HPC @ Uni.lu

High Performance Computing in Luxembourg

2019 Software Environment

The UL HPC platform provides a large variety of scientific applications to its user community. They are both domain-specific codes and general purpose development tools enabling research and innovation work across a wide set of computational fields.

A new software environment is now available on the Iris HPC cluster, with software packages updated to recent 2019 editions.

This environment will become the default on January 15, 2020, by which time your existing scripts and workflows should be checked against the new application/library versions and updated accordingly, or set up to use the previous software sets (based on 2018 or 2017 software). The current (2018-era) environment will then become legacy, and any new additions and updates to software packages will only happen in the 2019+ environment.

The 2019 environment expands on the preview (development) software environment shown since the summer HPC School. It currently includes over 200 applications and supporting libraries, and while a detailed list is available as always at hpc.uni.lu/users/software, we can highlight:

  • Machine/Deep Learning: PyTorch, TensorFlow, Keras, Horovod, Apache Spark
  • Math & Optimization: MATLAB, Mathematica, CPLEX
  • Physics & Chemistry: GROMACS, ESPResSo, QuantumESPRESSO, Meep, ABINIT, NAMD, NWChem, VASP, CRYSTAL
  • Bioinformatics: SAMtools, BEDTools, BWA, BioPerl, FastQC, TopHat, Bowtie2, Trinity, BLAST+, ABySS, HTSlib
  • Computer Aided Design & Engineering, Computational Fluid Dynamics: ANSYS, ABAQUS, OpenFOAM
  • Development & Performance: GNU Compiler Collection (C/C++/Fortran), Intel Parallel Studio (C/C++/Fortran/MKL, Advisor, ITAC, VTune Amplifier), PGI Compilers (C/C++/Fortan), Python, R, Perl, Go, Rust, Julia, ARM Forge & Performance Reports, Scalasca & Score-P, PAPI
  • Container systems: Singularity

With the introduction of the new GPU-AI accelerated compute nodes on Iris, one of our focus points this year has been to enable accelerated applications that can offload computation on the GPU-AI accelerators. In support of this, you will find two new compiler toolchains: toolchain/fosscuda/2019a and toolchain/intelcuda/2019a which include a recent CUDA library as well as the base community (foss) or commercial (intel) tools with the corresponding compilers, math and MPI libraries. The PGI compiler suite is now also part of the software environment and brings support for OpenACC directives enabling easy development for accelerator devices. Several applications and frameworks/libraries are now built against the CUDA-enabled toolchains, and will work (exclusively) on the GPU-AI accelerators.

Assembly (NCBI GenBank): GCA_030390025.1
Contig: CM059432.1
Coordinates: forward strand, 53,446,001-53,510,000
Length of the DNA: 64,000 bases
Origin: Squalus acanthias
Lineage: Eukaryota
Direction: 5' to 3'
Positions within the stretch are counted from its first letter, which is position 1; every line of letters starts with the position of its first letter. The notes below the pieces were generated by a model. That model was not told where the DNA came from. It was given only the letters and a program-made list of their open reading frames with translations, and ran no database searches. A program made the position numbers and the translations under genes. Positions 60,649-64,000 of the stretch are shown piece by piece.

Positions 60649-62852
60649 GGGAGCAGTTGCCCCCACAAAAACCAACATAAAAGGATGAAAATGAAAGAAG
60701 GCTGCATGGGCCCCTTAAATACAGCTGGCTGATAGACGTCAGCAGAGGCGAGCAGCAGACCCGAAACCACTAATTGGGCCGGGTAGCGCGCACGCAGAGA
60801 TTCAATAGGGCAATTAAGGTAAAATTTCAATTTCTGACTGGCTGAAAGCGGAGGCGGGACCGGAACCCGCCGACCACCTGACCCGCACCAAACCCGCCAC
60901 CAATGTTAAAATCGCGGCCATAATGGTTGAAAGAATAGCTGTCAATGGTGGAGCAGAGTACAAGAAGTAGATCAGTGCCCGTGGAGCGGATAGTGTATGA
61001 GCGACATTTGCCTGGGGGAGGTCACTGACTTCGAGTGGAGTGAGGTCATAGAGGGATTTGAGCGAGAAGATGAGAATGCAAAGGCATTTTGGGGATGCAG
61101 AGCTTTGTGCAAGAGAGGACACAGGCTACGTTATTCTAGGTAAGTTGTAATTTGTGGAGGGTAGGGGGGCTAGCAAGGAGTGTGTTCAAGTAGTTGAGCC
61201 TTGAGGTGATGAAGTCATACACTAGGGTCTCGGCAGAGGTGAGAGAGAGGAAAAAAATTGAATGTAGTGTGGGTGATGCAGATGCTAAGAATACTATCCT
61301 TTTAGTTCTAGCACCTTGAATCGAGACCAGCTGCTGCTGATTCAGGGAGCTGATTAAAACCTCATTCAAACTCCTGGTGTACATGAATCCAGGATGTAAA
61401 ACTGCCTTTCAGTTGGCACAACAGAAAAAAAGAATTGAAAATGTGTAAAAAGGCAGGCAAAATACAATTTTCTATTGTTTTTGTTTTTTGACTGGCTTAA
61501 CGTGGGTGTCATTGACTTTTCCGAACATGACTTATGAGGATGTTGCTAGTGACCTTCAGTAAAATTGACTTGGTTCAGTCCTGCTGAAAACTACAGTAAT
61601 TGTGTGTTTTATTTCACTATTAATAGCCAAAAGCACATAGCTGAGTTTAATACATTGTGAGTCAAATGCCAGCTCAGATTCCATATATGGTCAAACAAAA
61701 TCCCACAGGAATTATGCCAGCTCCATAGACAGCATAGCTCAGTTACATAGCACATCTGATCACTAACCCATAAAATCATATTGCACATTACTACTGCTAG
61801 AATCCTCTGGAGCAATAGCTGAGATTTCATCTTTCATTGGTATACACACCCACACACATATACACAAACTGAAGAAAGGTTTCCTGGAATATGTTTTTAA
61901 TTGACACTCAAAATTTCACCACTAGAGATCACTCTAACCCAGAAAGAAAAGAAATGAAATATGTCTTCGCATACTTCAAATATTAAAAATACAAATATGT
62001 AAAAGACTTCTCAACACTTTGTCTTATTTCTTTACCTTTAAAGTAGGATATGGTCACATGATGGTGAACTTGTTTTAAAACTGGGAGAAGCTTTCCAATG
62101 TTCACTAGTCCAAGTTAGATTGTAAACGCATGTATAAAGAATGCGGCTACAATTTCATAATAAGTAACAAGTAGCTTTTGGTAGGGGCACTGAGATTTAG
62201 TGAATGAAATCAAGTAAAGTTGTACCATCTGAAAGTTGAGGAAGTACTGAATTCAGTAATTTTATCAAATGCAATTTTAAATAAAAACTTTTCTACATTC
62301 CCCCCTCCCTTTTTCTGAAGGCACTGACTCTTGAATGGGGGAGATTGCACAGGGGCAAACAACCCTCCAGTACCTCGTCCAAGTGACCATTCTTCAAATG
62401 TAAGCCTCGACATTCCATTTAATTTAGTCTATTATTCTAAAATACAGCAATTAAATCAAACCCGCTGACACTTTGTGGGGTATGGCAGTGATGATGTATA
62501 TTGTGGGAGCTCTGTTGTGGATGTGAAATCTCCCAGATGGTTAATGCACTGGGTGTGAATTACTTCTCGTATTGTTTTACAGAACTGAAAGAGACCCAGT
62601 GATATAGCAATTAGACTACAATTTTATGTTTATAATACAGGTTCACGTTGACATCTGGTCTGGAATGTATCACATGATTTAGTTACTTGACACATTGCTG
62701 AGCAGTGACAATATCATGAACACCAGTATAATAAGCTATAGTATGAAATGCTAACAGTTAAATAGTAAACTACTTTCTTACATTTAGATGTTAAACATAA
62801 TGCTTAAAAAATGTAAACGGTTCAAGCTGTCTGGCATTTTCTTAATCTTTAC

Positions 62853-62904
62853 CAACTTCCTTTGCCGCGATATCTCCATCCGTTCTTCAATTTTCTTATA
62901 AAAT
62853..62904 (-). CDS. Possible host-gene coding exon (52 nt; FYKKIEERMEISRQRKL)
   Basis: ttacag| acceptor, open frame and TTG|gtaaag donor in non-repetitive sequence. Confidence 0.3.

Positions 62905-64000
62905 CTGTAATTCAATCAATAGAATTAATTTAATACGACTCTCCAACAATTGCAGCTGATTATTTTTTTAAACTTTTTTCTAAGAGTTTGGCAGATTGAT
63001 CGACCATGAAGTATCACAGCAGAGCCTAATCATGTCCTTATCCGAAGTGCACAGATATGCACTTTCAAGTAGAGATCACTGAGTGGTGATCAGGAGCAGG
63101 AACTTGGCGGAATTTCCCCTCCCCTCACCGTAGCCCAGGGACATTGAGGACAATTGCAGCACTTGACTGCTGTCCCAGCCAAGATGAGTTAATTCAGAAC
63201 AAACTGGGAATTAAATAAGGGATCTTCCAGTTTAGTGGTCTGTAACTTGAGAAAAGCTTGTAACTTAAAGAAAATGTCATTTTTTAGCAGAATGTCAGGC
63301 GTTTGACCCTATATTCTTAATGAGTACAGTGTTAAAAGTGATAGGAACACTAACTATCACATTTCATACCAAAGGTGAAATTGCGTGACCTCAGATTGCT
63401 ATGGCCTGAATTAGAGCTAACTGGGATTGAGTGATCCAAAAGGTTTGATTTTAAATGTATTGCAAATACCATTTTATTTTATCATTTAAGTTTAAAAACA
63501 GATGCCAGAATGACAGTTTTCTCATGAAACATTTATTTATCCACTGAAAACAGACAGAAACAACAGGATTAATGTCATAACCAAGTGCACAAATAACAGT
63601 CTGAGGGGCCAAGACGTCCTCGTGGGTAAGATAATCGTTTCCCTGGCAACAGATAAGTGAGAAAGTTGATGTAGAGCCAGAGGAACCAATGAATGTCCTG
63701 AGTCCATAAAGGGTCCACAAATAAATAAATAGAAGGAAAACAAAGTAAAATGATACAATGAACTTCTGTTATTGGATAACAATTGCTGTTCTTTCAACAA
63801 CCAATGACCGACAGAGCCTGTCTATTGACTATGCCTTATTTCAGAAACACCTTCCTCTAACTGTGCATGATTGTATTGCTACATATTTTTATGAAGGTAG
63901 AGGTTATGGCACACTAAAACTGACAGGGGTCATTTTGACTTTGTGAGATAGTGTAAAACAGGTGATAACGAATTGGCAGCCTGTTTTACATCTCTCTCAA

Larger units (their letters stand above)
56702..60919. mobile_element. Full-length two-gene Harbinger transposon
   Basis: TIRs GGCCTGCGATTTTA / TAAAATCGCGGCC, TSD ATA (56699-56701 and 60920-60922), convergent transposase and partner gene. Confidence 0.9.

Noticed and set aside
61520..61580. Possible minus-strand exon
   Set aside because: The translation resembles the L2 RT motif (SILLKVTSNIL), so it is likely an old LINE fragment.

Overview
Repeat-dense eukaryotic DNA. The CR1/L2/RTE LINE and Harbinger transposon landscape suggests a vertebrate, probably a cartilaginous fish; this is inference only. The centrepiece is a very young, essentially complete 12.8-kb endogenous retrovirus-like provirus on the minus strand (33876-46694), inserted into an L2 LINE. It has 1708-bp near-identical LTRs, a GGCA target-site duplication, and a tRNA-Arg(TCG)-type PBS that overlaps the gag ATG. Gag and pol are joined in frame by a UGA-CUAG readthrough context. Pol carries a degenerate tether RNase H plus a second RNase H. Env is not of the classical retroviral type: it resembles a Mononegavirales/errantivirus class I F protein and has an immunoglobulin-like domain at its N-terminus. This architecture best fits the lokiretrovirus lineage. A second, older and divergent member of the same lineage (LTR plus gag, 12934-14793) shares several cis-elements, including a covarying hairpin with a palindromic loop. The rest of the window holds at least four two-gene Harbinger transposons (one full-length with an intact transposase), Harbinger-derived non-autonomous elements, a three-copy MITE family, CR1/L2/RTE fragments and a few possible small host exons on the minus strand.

In particular we would like to point out that most high-profile Deep Learning frameworks such as PyTorch and TensorFlow have GPU-enabled versions, with GPU/CUDA support also existing or coming soon in many other community applications e.g. for Materials Science, Computational Physics, Chemistry and Life Sciences. GPU support is available also natively in commercial packages such as MATLAB and Mathematica.

Many applications and libraries can also be used through the Singularity container system, with the updated Singularity tool providing many new features of which we can especially highlight support for Open Containers Initiative - OCI containers (including Docker OCI), and support for secure containers - building and running encrypted containers with RSA keys and passphrases.

We would like to remind you that the software environments on the HPC platform can be listed and viewed using module avail swenv and module show $modulename (e.g. module show swenv/default-env/v1.2-20191021-production).

To start using the new software sets immediately (i.e. until the official release on January 15, 2019), you can include before the usual module load ... command needed for your application:

module load swenv/default-env
module load swenv/bioinfo-env # for additional bioinformatics tools and libraries

or explicitly:

module load swenv/default-env/v1.2-20191021-production
module load swenv/bioinfo-env/v1.2-20191021-production

This will load the latest, 2019 software set which can then be explored using module avail, and any specific software profiles loaded as usual with module load ....

If you need to keep using the 2018-era software set after January 15th, you will have to explicitly load the specific module(s) for it in your launcher scripts and workflow definition files, e.g.:

module load swenv/default-env/v1.1-20180716-production # for the default 2018 software environment, or:

module load swenv/default-env/v0.1-20170602-production # for the default 2017 software environment